The Seabin invention is changing the way PortsToronto and Port of Hamilton are cleaning up harbours
Marine Delivers Magazine
Canadian ship operators have created a detailed set of best practices to protect their crews and shoreside employees during COVID-19.
Captain Peter Norman boarded the AlgoCanada after his rest rotation back home with his wife and two sons, just as the COVID-19 pandemic was escalating in Canada.
Aboard the CSL Assiniboine, the crew of 22 are hard at work delivering Western Prairie grain from the Port of Thunder Bay. As a domestic Laker, the vessel sails within the Great Lakes-St. Lawrence region and on this particular trip will transport canola to Quebec, where it will be transloaded onto an ocean-going vessel to be exported overseas. Grain has been in high demand across the world as consumers and countries stock up on food staples during the pandemic.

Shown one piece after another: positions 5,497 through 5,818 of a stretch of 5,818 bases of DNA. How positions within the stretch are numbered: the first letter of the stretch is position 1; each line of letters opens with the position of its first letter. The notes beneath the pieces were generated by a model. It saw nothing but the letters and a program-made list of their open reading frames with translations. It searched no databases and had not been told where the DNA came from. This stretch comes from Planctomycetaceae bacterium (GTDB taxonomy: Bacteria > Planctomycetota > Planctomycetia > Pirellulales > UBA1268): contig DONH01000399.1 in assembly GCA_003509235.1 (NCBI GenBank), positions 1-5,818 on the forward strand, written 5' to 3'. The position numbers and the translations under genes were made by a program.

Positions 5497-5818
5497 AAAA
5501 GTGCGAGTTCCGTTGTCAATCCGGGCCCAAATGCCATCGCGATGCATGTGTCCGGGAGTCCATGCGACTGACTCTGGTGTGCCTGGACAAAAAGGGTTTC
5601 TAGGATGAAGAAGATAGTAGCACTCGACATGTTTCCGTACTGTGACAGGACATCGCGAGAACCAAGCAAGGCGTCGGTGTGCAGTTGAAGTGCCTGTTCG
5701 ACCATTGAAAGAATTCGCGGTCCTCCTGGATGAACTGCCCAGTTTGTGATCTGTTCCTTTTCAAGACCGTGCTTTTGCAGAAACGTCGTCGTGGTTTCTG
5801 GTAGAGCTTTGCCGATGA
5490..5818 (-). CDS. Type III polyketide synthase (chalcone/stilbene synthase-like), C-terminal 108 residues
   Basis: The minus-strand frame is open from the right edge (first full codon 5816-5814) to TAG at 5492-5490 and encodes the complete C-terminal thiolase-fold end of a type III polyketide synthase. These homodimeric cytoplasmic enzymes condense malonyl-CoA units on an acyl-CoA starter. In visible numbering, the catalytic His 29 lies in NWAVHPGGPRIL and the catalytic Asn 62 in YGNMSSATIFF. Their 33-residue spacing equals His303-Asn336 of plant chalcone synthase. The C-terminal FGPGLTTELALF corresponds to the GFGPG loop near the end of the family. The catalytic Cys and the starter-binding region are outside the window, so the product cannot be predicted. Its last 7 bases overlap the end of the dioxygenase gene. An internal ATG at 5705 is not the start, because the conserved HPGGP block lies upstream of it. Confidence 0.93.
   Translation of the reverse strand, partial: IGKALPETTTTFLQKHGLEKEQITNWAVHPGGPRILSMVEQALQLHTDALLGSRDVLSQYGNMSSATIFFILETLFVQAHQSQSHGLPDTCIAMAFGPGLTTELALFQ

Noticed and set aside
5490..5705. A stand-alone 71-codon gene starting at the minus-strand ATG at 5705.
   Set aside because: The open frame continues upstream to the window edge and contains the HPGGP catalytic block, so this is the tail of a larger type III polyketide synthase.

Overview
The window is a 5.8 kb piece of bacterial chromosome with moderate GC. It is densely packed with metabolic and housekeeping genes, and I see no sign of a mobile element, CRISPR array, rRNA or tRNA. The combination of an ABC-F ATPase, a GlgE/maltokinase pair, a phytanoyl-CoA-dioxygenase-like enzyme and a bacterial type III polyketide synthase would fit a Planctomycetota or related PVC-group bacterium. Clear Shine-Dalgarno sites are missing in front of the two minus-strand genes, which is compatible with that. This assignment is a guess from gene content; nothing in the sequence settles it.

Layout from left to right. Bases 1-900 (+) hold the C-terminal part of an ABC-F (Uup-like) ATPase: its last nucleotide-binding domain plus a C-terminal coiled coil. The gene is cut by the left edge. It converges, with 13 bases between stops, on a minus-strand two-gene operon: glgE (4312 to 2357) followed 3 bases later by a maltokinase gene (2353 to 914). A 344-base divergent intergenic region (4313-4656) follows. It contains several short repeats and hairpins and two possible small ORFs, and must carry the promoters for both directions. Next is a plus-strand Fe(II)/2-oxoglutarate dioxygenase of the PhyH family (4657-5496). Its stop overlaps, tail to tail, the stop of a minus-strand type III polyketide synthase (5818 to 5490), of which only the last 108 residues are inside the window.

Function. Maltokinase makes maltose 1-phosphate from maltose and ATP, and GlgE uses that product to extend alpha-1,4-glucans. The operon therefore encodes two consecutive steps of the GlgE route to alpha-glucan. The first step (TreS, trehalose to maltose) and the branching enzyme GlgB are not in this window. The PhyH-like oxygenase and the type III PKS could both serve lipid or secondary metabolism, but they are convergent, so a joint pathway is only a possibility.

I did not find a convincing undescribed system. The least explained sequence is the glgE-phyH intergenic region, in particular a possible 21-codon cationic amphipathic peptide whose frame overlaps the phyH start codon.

It isn’t easy to social distance on a tug. The Sharon M, just under 35 metres long, regularly pushes a barge carrying cargo — on this trip loaded with steel coils and plates from Algoma Steel in Sault Ste. Marie destined for U.S. cities for auto production.
Labour and skills shortages have become an acute problem in the Canadian marine sector. Industry leaders are now launching new initiatives to attract the next generation of workers.
High water levels are wreaking havoc across the Great Lakes- St. Lawrence region, damaging shoreline residential, business and port infrastructure